Date of Graduation

12-2013

Document Type

Thesis

Degree Name

Master of Science in Plant Pathology (MS)

Degree Level

Graduate

Department

Plant Pathology

Advisor

Eugene A. Milus

Committee Member

Burton H. Bluhm

Second Committee Member

Esten R. Mason

Abstract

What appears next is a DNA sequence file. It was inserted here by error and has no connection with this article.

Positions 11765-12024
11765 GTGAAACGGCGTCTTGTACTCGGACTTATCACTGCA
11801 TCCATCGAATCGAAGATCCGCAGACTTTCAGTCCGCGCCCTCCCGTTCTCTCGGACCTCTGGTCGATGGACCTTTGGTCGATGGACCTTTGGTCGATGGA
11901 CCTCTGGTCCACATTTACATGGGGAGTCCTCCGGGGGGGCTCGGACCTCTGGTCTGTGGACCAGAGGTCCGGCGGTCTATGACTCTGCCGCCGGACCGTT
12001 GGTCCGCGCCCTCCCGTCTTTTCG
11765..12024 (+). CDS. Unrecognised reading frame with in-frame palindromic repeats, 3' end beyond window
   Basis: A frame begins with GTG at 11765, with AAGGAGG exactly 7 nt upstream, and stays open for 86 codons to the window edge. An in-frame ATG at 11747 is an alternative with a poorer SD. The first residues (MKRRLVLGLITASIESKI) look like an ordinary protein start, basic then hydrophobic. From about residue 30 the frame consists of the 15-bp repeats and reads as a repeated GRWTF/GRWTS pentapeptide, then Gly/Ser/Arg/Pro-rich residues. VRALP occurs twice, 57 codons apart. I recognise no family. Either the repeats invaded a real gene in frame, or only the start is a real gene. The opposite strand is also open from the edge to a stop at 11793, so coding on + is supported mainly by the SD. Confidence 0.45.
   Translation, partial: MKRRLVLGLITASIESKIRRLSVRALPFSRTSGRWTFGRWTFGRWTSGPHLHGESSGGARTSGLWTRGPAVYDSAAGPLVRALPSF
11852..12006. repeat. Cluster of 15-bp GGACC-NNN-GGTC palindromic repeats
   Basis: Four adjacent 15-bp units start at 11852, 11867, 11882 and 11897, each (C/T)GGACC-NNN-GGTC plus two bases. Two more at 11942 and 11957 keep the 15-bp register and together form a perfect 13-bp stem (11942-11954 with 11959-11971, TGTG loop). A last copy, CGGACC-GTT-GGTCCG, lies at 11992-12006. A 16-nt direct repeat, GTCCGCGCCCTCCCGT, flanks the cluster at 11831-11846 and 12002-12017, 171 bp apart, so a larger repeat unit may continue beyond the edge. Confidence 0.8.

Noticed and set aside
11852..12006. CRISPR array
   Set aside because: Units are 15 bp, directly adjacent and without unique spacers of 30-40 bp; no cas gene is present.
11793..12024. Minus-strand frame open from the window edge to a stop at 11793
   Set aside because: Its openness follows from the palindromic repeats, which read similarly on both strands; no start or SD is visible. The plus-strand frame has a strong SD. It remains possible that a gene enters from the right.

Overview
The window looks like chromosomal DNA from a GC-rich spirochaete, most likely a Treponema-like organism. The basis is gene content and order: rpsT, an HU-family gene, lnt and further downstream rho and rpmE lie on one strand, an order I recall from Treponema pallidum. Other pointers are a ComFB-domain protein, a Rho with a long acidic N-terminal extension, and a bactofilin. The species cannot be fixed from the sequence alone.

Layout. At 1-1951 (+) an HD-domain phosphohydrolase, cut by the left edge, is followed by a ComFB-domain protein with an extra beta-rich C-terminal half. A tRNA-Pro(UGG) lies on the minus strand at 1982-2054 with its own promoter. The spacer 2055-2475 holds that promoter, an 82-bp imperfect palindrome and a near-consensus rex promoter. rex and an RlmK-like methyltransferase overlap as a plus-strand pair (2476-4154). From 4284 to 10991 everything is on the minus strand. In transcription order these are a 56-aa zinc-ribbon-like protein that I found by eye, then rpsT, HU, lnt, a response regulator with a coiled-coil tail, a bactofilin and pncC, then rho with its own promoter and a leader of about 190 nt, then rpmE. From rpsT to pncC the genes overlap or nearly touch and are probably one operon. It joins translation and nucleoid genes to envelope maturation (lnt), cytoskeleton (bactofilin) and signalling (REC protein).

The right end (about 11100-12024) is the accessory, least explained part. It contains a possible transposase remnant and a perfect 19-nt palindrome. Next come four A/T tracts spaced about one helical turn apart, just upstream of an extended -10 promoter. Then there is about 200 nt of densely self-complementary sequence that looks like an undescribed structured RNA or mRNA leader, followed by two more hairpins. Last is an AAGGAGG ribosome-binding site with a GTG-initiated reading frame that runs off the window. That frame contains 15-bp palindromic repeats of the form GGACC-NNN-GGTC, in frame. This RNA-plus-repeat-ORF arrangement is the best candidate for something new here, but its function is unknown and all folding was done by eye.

Wheat grain affected by Fusarium head blight (FHB) contains the mycotoxin deoxynivalenol (DON) that is harmful to humans and animals. Reducing the amount of DON in grain is the goal of management practices for FHB so it is important to understand the factors affecting DON in grain. Some studies on the effects of late-season moisture found increases in DON while others found decreases due to leaching. The objectives of this study were to determine effects of late-season rain and misting on DON concentration in wheat spike tissues and to quantify the amount of DON leached from spikes. Field experiments were conducted on susceptible and moderately resistant wheat cultivars affected by FHB utilizing spike holders to catch water leaching through groups of spikes, rain shelters to protect plots from rain and misting, and a rainfall simulator to apply simulated rain. A critical component of these experiments was to have groups of spikes with similar levels of DON at the beginning of experiments, and methods were developed to make groups as similar as possible and to statistically test for similarity such that dissimilar groups could be eliminated to improve the accuracy of results. Groups of spikes were either not treated or treated with various amounts of rain/simulated rain, and water, grain and chaff were analyzed for DON concentrations. DON was detected in all water samples, indicating that leaching of DON is common. Similar percentages of DON leached from most spike samples that received a particular rain treatment, indicating that the amount leached is proportional to the amount in the sample. Chaff and scabby grain had the highest concentrations of DON and the greatest reductions with rain treatments. Compared to grain from plots protected with rain shelters, grain from comparable plots that were exposed to rain and misting had lower concentrations of DON, indicating that late-season rain reduces DON in grain. A common practice of drying wet samples in a grain dryer was found to degrade a portion of the DON. These results contribute to understanding the role of late-season moisture on DON concentrations in spike tissues and could be beneficial in identifying resistant cultivars to breeders.

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